RIAA wants to rewrite the DMCA: No!

https://upload.wikimedia.org/wikipedia/commons/4/44/Image_removed_DMCA.pngWhen Congress passed the Digital Millenium Copyright Act (DMCA) of 1998, it was an unmitigated hand-out to the recording industry. Now the Recording Industry Association of America (RIAA) wants to revisit the debate to litigate the “tech industry” this time. Ironically, the tech industry was in its infancy at the passage of the DMCA: Google was founded in 1998, Facebook, Twitter, YouTube, Spotify, and SoundCloud were not even imagined at the time.

In a recent tweet, the RIAA announced:

Well it is absolutely time to “fix” the DMCA, if by fix they mean eliminate. When the DMCA passed into law, only copyright stakeholders were included at the copyright negotiating table. Stakeholders, by definition, had to be around in order to be at the table. None of the tech companies they currently attack were around when they negotiated the DMCA in the mid 90s.

https://upload.wikimedia.org/wikipedia/commons/thumb/f/f0/DRM_Is_Killing_Music.svg/190px-DRM_Is_Killing_Music.svg.pngThe DMCA gives record companies the ability to include Digital Rights Management (DRM) in digital music files. DRM are files that track where a file has been.While the DMCA does not mandate DRM, it does make it illegal to circumvent DRM. And DRM does all kinds of messed up things to users’ privacy: from knowing where a file circulates to acquiring information about the users.

Furthermore, the idea that the RIAA has the interest of “music creators” is entirely disingenuous. Record labels exploit musicians. When an artist signs a record contract, they receive an advance on future revenue. They have to pay back the advance from their portion of the royalties. Record labels begin to profit long before artists see any money, and most signed artists see no money.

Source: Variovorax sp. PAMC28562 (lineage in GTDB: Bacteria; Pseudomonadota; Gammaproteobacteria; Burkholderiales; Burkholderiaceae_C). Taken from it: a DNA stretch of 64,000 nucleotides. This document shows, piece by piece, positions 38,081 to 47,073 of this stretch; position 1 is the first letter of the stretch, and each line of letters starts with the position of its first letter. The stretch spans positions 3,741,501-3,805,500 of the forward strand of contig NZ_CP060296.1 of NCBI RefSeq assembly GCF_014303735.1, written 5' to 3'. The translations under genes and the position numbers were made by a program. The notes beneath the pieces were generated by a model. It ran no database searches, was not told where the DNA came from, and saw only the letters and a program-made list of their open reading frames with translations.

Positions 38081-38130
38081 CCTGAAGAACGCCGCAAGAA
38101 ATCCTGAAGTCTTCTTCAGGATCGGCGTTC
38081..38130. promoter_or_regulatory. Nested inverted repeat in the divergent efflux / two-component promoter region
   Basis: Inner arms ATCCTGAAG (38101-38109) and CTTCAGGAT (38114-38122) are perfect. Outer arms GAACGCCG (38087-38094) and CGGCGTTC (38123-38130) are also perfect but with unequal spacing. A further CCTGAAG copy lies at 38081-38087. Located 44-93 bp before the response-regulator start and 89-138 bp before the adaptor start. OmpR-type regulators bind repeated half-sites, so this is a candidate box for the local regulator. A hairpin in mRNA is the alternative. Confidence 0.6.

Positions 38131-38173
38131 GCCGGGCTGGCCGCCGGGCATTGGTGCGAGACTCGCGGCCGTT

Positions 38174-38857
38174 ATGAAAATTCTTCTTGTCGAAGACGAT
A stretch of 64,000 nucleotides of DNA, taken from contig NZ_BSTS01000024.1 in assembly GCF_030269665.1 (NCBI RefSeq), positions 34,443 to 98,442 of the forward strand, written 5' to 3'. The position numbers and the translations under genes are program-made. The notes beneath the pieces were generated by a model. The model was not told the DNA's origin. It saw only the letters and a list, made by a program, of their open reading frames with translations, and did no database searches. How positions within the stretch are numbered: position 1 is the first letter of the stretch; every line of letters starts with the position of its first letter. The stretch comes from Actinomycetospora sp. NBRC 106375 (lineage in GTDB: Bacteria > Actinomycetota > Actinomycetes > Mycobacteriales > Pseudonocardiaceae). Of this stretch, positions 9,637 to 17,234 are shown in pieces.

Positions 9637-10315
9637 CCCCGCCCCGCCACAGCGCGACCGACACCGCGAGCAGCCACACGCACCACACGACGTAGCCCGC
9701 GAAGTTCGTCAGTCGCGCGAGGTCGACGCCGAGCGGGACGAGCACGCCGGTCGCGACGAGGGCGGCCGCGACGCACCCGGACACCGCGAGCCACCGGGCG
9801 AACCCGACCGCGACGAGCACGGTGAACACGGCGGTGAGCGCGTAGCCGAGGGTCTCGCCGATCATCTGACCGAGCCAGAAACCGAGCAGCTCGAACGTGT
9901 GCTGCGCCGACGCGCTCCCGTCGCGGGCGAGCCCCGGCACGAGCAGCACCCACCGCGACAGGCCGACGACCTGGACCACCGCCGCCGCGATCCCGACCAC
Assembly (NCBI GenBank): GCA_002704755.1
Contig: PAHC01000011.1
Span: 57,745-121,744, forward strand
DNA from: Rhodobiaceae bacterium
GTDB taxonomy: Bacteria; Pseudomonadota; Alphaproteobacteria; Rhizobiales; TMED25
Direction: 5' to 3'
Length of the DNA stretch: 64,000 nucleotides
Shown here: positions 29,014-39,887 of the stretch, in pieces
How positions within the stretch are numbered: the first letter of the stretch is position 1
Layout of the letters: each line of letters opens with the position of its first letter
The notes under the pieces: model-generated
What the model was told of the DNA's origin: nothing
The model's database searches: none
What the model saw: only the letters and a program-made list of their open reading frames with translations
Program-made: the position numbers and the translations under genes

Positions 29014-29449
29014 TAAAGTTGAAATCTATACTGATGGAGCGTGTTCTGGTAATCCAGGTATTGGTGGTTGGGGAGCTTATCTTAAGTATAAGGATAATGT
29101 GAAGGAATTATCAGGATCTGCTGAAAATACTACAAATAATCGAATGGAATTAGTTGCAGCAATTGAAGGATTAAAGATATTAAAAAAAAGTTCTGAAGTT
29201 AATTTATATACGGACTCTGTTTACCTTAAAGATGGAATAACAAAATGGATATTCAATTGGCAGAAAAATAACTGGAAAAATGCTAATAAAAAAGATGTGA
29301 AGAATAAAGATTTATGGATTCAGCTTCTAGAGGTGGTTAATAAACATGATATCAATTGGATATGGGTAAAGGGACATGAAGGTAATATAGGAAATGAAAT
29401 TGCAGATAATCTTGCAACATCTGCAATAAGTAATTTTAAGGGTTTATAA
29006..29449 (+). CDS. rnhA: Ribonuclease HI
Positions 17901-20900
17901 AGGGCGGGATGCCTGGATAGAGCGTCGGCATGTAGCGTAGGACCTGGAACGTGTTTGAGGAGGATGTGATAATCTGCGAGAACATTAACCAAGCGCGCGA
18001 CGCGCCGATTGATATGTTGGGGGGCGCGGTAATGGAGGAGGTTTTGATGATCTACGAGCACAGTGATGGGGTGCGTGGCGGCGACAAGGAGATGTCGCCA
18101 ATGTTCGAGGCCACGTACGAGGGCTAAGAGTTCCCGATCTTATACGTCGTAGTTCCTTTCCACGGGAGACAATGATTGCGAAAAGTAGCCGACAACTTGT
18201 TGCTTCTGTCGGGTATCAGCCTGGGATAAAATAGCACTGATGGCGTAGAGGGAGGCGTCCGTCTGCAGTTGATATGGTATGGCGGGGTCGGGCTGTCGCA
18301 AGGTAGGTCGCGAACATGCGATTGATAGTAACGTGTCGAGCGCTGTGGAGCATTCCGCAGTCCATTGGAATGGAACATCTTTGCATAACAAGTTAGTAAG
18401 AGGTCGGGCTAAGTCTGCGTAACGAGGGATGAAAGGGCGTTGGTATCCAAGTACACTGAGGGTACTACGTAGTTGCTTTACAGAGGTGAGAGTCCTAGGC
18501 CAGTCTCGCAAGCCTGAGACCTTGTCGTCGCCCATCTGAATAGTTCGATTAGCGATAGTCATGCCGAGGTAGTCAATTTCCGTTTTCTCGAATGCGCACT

The RIAA is a lobbying group that works for major record labels. By characterizing themselves as representatives of music creators, they do more than just rhetorical harm. The problem is that the public, and Congress, wants to believe that the RIAA has their favorite artists interests in mind. However, as I’ve argued, this gives them the leverage to strengthen their position in the music economy, and further exploit those same artists.

In the early 2000s, teenagers downloading music were the RIAA’s bad guys. Today they want you to believe that the “tech industry” companies are the bad guys. This is what I call the “Piracy Panic Narrative.” We can’t be fooled into allowing Congress to make wholesale changes to copyright law again to advance the interests of a corporate oligopoly.

Advertisements

Grammy Alliance: Another Round of Piracy Panic Narrative

video blockedAfter 3 hours of music and a much needed public service announcement on domestic violence, the Recording Academy decided to end the show with a selfish lobbying effort to create tougher copyright laws. By starting the Creators’ Alliance (dubbed #GrammyAlliance for Twitter), the Recording Academy placed itself strongly on the side of major record labels against the recording artists who constitute the bulk of the Recording Academy members. Continue reading

Copyright Rewrite: In the name of Musicians, in the pocket of Big Business

As the US Copyright Office pushes forward with plans for the largest overhaul of copyright in decades, it is important not to fall back to the same patterns that have eviscerated musicians and other creative producers. These copyright rewrites always end-up making powerful copyright interests more powerful. Continue reading